Ovarian Artery Embolization in a Case of Refractory Obstetric Hemorrhage
How to cite this article: Jain V. Ovarian artery embolization in a case of refractory obstetric hemorrhage. J Clin Imaging Sci 2019;9:30.
Transcatheteric pelvic artery embolization (PAE) has now become accepted treatment for obstetric hemorrhage providing us the opportunity to control bleeding and avoiding surgical morbidity, preserving uterus, and subsequent fertility. There is little we can offer to the patient if bleeding persists after obstetric hysterectomy and embolization of bilateral uterine and hypogastric arteries. Here in, we present a case of refractory post obstetric hysterectomy hemorrhage where uterine and internal iliac artery embolization failed to control the bleeding. Aortic angiogram showed active contrast extravasation from the ovarian artery, which was successfully embolized with good clinical outcome.
Ovarian artery embolization
Uterine artery embolization
Obstetric hemorrhage is the leading cause of maternal mortality in the world, accounting for 25% of maternal deaths. Primarily postpartum hemorrhage (PPH) can be tackled with conservative measures involving uterine packing, uterotonic agents, repair of genital lacerations, and balloon tamponade. Surgery in the form of hysterectomy and hypogastric artery ligation is reserved for refractory cases.
Ever since it was first described in 1979, uterine artery embolization (UAE) has a very high reported technical and clinical success rate. However, in a few cases, bleeding may be refractory to PAE and even hysterectomy where the source of hemorrhage may be an extrauterine site or through collaterals.
A 38-year-old primipara got pregnancy with twin gestation after in vitro fertilization following 14 years of married life. She had pregnancy induced hypertension and also required Os tightening surgery at 7th month of amenorrhea. Elective cesarean section (CS) was done in an outside hospital; however, after CS, she had massive PPH. Conservative measures failed, and after 5 h, obstetric hysterectomy was done for her. As there was increase drain output post-procedure with tachycardia and hypotension, the patient was referred to our hospital for further management. Total 7 units of whole blood and 2 units of fresh frozen plasma were given to her during transfer. On admission to our hospital, her hemoglobin was 7.4 gm/dl, TLC 17,300/cc, platelets 0.58 lakh/cc, INR 1.52, and Fibrinogen 225mg/dl. Considering increasing drain output and developing disseminated intravascular coagulation (DIC), 10 units of cryoprecipitate, 6 units of platelet concentrate, and 6 units of FFP was transfused overnight. Next morning there was persistent increasing drain output, fall in hemoglobin (4.5 gm%), tachycardia, and hypotension. Ultrasound abdomen showed moderate hemoperitoneum and left-sided intra-abdominal hematoma extending from perisplenic region to left iliac fossa. Intervention radiology team was consulted and pelvic artery embolization was planned.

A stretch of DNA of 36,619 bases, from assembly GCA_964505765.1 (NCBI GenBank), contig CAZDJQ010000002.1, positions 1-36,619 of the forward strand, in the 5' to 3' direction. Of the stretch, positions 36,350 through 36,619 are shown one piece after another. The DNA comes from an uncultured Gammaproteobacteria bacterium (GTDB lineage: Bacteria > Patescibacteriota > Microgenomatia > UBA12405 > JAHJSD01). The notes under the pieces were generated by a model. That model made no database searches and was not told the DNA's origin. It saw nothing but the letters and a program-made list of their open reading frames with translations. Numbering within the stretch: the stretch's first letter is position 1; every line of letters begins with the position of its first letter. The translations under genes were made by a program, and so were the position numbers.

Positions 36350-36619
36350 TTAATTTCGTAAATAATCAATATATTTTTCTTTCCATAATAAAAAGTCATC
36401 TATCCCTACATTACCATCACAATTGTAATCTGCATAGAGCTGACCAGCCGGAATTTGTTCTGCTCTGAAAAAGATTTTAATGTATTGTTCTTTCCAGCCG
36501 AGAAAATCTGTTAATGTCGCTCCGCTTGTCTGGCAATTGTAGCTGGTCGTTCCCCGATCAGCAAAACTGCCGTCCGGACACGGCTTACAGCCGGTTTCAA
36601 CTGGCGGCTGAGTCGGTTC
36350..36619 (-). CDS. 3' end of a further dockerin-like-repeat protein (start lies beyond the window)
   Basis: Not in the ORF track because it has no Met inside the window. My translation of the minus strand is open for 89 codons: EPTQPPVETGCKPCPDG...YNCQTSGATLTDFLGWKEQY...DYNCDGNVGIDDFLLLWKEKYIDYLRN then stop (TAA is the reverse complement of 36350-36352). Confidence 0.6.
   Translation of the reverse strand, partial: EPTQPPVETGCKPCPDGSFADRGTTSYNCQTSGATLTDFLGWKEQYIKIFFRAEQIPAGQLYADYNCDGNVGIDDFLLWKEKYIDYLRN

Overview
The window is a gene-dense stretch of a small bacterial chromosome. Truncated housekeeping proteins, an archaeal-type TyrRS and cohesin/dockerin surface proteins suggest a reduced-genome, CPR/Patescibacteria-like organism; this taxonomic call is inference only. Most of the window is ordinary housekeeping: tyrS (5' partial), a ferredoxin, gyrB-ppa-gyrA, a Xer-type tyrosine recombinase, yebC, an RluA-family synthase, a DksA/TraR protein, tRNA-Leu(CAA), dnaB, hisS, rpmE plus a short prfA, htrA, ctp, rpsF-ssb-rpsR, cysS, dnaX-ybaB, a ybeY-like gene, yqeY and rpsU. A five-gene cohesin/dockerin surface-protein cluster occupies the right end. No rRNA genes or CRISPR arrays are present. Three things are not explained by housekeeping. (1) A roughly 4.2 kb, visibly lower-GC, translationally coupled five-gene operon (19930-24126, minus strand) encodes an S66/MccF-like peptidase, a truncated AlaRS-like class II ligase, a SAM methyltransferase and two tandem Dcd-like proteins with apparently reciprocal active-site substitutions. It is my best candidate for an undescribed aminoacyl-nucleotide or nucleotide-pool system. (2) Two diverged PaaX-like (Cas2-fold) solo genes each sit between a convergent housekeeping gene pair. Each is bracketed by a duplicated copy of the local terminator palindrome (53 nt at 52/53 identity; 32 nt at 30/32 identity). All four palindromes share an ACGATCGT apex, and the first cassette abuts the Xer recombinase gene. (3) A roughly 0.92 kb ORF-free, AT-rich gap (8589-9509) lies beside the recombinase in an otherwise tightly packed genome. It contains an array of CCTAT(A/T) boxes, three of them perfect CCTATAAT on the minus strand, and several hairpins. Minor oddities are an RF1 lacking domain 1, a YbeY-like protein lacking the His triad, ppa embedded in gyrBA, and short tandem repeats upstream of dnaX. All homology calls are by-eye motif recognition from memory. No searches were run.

Angiogram revealed she ligated bilateral uterine arteries in its ascending segment with no active leak [Figure 1a and b]. Empirically remaining stump of uterine arteries was embolized with PVA particles. Considering left sided hematoma, anterior division of the left internal iliac artery was empirically embolized with coils [Figure 1c]. The right anterior division of internal iliac artery was left alone. Despite embolization, the patient had increased drain output, persistent tachycardia, and hypotension, developed respiratory acidosis and had to be intubated.
Repeat angiogram after 9 h of 1st embolization procedure showed occluded left internal iliac artery with no leak. An abdominal aortic angiogram was taken from L1-L2 vertebral level, which showed active contrast leak from hypertrophied left ovarian artery [Figure 2a and b]. The right ovarian artery was not delineated. The left ovarian artery was engaged with Sim-1 catheter (Cook, Bloomington, USA) and selectively cannulated with microcatheter (2.7 F, Progreat, Terumo Corporation, Tokyo, Japan) up to its mid-segment and embolized with 20% N-Butyl cyanacrylate (NBCA) + Lipiodol suspension (Guerbet, Villepinte, France). Post-embolization angiogram revealed complete occlusion of the left ovarian artery [Figure 2c].